Posey v. United States of America
ORDER DENYING CERTIFICATE OF APPEALABILITY signed by Judge David M. Lawson on 10/18/2017. (DOCKET TEXT SUMMARY ONLY-ATTORNEYS MUST OPEN THE PDF AND READ THE ORDER.)(ab)
UNITED STATES DISTRICT COURT
MIDDLE DISTRICT OF TENNESSEE
WILLIAM LEM POSEY, II,
Criminal Case Number 94-00096
Civil Case Number 16-01503
Honorable David M. Lawson
UNITED STATES OF AMERICA,
ORDER DENYING CERTIFICATE OF APPEALABILITY
The petitioner filed a motion under 28 U.S.C. § 2255 on June 22, 2016. On October 18,
2017, the Court entered an order denying that motion as untimely, because the Sixth Circuit has held
that whether the mandatory Sentencing Guidelines are subject to a vagueness challenge is an open
question. Raybon v. United States, --- F.3d ---, 2017 WL 3470389, at *2 (6th Cir. Aug. 14, 2017).
Therefore, the Supreme Court has not announced a new rule of constitutional law made retroactive
to matters on collateral review that would restart the one-year statute of limitations to file a motion
to vacate under 28 U.S.C. § 2255. Ibid.
Pursuant to Rule 11 of the Rules Governing Section 2255 Proceedings, which was amended
as of December 1, 2009:
The district court must issue or deny a certificate of appealability when it enters a
final order adverse to the applicant. . . . If the court issues a certificate, the court must
state the specific issue or issues that satisfy the showing required by 28 U.S.C. §
2253(c)(2). If the court denies a certificate, a party may not appeal the denial but
may seek a certificate from the court of appeals under Federal Rule of Appellate
Rule 11, Rules Governing Section 2255 Proceedings.
A certificate of appealability may issue “only if the applicant has made a substantial showing
of the denial of a constitutional right.” 28 U.S.C. § 2253(c)(2). Courts must either issue a certificate
of appealability indicating which issues satisfy the required showing or provide reasons why such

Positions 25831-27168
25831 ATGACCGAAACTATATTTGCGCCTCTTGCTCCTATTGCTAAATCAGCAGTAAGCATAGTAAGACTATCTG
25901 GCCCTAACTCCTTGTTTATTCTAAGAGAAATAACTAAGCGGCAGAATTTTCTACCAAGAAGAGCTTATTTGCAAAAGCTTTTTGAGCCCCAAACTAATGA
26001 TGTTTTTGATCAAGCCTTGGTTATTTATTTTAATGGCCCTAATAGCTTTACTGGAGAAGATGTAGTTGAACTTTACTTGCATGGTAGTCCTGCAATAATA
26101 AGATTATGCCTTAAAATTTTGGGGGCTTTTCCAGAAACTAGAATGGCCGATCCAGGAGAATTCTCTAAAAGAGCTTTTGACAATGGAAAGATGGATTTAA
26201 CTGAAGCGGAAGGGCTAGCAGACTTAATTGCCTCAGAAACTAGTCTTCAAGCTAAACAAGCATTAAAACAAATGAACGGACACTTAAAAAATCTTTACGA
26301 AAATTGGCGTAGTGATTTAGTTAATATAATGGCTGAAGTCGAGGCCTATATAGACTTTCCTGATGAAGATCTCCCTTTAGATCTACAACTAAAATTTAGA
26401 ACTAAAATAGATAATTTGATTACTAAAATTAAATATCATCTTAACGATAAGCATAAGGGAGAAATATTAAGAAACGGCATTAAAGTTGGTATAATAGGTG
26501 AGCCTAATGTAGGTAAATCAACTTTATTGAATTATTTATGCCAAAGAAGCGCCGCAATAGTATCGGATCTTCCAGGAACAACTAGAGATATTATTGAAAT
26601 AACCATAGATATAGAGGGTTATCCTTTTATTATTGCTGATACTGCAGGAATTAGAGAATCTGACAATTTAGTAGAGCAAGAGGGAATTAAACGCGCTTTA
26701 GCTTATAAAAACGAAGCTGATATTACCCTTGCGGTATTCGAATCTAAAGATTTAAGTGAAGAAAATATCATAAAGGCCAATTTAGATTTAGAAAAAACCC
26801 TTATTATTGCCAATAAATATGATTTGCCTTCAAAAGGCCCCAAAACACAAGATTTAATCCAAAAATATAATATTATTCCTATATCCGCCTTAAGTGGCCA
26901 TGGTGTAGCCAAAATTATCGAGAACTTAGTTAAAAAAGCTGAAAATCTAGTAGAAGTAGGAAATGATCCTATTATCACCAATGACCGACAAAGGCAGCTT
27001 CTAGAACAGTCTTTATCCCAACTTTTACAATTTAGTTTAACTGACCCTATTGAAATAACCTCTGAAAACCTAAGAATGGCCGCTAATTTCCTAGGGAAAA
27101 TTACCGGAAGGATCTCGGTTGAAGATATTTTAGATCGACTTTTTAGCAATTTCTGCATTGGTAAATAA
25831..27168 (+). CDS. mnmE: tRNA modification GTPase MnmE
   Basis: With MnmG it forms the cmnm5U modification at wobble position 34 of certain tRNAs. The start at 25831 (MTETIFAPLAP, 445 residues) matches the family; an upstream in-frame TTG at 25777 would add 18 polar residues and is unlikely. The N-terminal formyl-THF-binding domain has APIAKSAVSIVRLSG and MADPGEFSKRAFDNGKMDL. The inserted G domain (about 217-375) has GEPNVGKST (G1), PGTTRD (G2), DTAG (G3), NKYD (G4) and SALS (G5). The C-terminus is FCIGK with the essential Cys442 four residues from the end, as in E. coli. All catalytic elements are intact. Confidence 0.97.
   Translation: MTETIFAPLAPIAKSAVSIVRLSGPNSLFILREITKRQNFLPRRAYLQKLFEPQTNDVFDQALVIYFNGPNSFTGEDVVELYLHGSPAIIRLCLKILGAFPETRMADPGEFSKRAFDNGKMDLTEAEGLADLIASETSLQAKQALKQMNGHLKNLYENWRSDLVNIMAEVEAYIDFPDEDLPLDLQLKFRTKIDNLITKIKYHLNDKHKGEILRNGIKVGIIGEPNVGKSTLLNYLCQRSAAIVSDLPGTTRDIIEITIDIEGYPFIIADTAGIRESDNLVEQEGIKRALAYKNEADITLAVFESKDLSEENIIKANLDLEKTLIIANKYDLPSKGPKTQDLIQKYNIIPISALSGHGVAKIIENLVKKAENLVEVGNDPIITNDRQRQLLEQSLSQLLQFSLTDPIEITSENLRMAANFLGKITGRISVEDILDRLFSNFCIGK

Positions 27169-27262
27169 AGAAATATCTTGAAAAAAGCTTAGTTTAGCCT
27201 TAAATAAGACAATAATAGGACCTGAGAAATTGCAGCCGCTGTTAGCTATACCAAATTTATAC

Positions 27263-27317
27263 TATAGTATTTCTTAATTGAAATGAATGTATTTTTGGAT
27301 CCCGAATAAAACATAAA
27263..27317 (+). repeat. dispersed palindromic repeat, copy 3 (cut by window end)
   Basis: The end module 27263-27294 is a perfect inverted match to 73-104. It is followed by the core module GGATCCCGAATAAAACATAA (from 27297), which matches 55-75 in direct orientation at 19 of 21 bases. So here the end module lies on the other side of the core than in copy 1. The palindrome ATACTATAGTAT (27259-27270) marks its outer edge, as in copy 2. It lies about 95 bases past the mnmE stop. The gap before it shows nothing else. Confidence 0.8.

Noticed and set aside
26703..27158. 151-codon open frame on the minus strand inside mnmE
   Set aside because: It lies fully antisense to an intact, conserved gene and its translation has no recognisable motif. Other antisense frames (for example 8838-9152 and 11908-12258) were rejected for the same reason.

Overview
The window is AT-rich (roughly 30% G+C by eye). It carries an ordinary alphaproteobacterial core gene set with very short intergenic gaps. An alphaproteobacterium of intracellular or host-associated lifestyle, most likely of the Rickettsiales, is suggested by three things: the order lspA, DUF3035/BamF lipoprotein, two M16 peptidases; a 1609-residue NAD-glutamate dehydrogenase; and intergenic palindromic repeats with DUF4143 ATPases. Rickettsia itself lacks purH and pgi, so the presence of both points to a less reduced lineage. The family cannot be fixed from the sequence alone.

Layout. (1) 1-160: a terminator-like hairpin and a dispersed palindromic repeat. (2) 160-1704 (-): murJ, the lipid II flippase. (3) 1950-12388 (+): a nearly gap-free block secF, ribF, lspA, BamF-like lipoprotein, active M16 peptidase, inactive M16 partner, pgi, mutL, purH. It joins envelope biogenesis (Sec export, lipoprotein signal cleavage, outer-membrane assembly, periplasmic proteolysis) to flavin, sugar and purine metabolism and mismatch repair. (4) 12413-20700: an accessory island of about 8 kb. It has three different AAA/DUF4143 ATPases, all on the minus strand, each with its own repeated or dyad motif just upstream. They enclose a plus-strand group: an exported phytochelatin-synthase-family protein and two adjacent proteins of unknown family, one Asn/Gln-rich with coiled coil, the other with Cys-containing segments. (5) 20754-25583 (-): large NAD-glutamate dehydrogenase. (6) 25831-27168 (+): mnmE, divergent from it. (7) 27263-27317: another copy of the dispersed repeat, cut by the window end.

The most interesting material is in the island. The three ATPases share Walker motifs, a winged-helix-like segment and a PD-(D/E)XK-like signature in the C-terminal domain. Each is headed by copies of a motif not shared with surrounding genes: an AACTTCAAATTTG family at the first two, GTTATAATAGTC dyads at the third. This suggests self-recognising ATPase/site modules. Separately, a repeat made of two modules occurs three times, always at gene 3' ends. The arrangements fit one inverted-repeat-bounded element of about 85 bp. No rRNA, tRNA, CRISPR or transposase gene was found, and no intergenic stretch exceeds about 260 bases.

a certificate should not issue. 28 U.S.C. § 2253(c)(3); Fed. R. App. P. 22(b); In re Certificates of
Appealability, 106 F.3d 1306, 1307 (6th Cir. 1997). To receive a certificate of appealability, “a
petitioner must show that reasonable jurists could debate whether (or, for that matter, agree that) the
petition should have been resolved in a different manner or that the issues presented were adequate
to deserve encouragement to proceed further.” Miller-El v. Cockrell, 537 U.S. 322, 336 (2003)
(internal quotes and citations omitted).
The Court finds that reasonable jurists could not debate the Court’s conclusion that the
petitioner’s motion to vacate is untimely, because the Sixth Circuit found that “the Supreme Court
has not decided whether the residual clause of the mandatory Sentencing Guidelines is
unconstitutionally vague.” Raybon, --- F.3d ---, 2017 WL 3470389, at *3. Therefore, the
petitioner’s motion is untimely and not subject to any exceptions under § 2255(f)(3). The Court
therefore will deny a certificate of appealability.
Accordingly, it is ORDERED that a certificate of appealability is DENIED.
s/David M. Lawson
DAVID M. LAWSON
United States District Judge
Sitting by special designation
Dated: October 18, 2017
Disclaimer: Justia Dockets & Filings provides public litigation records from the federal appellate and district courts. These filings and docket sheets should not be considered findings of fact or liability, nor do they necessarily reflect the view of Justia.
Why Is My Information Online?